- urinary tract
- sex organs
- sweat glands
- facial muscles
- pelvis and lower back
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|Peripheral neuropathy affects the nerves in
your arms, hands, legs, and feet.|
This type of neuropathy damages nerves in the arms and legs. The
feet and legs are likely to be affected before the hands and arms.
Many people with diabetes have signs of neuropathy upon examination
but have no symptoms at all. Symptoms of peripheral neuropathy may
- numbness or insensitivity to pain or temperature
- a tingling, burning, or prickling sensation
- sharp pains or cramps
- extreme sensitivity to touch, even a light touch
- loss of balance and coordination
These symptoms are often worse at night.
Peripheral neuropathy may also cause muscle weakness and loss of
reflexes, especially at the ankle, leading to changes in gait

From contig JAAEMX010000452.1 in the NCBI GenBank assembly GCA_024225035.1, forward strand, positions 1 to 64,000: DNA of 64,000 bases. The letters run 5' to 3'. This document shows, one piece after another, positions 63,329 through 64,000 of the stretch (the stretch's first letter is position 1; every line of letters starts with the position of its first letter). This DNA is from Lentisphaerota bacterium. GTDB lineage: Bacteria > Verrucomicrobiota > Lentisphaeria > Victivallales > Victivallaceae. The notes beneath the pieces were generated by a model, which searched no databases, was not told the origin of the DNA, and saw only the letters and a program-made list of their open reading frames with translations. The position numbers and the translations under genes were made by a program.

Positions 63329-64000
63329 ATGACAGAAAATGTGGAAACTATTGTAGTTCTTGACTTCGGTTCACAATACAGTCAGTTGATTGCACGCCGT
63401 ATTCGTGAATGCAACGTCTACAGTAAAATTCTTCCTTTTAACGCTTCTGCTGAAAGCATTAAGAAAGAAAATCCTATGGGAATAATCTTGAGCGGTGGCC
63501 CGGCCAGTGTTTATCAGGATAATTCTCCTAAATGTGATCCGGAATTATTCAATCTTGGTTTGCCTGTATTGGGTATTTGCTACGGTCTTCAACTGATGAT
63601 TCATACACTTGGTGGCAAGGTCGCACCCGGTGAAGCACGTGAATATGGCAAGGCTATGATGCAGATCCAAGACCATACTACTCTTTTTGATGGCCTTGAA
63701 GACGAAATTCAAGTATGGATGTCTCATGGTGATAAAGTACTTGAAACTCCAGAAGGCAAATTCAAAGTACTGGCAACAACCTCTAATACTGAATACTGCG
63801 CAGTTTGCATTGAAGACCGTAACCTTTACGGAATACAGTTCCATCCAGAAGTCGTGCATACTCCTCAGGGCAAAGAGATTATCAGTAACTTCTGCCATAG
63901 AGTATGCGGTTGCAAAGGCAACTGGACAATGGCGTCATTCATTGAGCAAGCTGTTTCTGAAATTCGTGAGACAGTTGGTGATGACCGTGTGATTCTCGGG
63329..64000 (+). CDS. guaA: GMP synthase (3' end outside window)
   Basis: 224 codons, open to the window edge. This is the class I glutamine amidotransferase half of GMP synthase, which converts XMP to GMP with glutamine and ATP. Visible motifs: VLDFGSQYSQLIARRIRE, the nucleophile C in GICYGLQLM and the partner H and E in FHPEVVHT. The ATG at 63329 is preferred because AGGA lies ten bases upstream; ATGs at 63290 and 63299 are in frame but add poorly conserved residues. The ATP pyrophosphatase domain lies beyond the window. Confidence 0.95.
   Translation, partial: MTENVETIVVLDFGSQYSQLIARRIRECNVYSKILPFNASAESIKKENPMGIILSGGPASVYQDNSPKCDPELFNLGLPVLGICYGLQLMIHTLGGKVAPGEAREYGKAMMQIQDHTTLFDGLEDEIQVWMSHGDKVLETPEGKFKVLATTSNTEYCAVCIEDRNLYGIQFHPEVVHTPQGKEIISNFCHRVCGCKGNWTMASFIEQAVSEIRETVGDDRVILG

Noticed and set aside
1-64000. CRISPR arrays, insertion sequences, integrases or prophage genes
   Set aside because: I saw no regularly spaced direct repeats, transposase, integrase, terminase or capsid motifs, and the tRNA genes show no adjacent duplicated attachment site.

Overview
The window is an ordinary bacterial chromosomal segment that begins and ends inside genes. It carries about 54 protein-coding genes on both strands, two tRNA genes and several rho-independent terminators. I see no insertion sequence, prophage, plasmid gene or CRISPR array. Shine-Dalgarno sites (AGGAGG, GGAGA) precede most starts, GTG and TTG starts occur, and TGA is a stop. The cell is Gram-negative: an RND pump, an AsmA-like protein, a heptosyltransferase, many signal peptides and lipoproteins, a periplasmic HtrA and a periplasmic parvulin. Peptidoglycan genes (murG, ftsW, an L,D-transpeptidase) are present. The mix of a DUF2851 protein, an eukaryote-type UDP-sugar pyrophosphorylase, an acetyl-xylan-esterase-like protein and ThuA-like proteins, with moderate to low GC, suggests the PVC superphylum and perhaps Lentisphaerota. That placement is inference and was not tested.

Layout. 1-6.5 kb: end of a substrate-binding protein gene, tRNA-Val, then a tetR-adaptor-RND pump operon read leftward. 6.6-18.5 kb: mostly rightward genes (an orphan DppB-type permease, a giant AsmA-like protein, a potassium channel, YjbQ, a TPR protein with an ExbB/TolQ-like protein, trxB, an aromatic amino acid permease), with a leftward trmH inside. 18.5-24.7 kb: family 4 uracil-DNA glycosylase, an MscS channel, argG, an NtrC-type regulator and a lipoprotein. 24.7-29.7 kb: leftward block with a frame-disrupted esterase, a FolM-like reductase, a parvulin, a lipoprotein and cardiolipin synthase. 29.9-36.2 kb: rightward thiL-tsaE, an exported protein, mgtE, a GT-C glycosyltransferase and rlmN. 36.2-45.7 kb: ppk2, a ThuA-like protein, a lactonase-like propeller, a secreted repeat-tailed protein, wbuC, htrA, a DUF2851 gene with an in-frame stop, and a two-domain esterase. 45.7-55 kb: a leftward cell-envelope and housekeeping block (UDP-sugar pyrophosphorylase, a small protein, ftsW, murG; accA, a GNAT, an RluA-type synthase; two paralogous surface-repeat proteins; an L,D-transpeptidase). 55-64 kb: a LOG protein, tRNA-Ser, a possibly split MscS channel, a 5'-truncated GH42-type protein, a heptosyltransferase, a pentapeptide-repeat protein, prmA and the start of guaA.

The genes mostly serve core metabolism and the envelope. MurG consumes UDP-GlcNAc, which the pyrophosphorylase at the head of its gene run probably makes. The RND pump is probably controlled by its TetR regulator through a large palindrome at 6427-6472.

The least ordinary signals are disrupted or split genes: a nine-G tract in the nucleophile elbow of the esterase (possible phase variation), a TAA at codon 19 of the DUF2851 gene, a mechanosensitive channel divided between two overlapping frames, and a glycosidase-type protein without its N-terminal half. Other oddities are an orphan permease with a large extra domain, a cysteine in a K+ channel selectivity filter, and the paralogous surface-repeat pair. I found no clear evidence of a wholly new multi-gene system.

(walking). Foot deformities, such as hammertoes and the collapse of
the midfoot, may occur. Blisters and sores may appear on numb areas
of the foot because pressure or injury goes unnoticed. If foot
injuries are not treated promptly, the infection may spread to the
bone, and the foot may then have to be amputated. Some experts
estimate that half of all such amputations are preventable if minor
problems are caught and treated in time.
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|Autonomic neuropathy affects the nerves in
your lungs, heart, stomach, intestines, bladder, and sex
Autonomic neuropathy affects the nerves that control the heart,
regulate blood pressure, and control blood glucose levels. It also
affects other internal organs, causing problems with digestion,
respiratory function, urination, sexual response, and vision. In
addition, the system that restores blood glucose levels to normal
after a hypoglycemic episode may be affected, resulting in loss of
the warning signs of hypoglycemia such as sweating and
Unawareness of Hypoglycemia
Normally, symptoms such as shakiness occur as blood glucose